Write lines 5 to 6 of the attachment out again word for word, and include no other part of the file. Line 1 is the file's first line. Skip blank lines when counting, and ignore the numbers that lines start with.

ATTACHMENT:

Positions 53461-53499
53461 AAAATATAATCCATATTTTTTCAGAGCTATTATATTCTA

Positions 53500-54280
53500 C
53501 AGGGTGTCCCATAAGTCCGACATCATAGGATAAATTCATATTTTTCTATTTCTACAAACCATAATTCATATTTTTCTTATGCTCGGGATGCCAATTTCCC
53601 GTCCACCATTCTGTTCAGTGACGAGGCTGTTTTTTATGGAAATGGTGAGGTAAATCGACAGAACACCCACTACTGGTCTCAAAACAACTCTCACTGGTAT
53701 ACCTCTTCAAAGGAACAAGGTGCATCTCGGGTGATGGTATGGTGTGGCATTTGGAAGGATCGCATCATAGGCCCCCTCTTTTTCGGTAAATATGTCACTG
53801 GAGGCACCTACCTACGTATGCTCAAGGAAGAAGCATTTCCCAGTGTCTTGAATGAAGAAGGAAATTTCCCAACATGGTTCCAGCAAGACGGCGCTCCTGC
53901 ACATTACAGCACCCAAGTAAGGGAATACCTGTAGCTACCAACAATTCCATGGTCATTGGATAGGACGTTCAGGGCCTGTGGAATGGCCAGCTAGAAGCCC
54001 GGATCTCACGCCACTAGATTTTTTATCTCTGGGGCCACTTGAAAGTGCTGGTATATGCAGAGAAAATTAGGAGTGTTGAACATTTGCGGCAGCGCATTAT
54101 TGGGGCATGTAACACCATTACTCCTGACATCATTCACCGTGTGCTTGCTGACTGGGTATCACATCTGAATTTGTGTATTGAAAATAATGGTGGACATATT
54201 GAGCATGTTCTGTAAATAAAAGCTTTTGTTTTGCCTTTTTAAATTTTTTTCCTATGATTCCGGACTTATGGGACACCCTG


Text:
53501 AGGGTGTCCCATAAGTCCGACATCATAGGATAAATTCATATTTTTCTATTTCTACAAACCATAATTCATATTTTTCTTATGCTCGGGATGCCAATTTCCC
53601 GTCCACCATTCTGTTCAGTGACGAGGCTGTTTTTTATGGAAATGGTGAGGTAAATCGACAGAACACCCACTACTGGTCTCAAAACAACTCTCACTGGTAT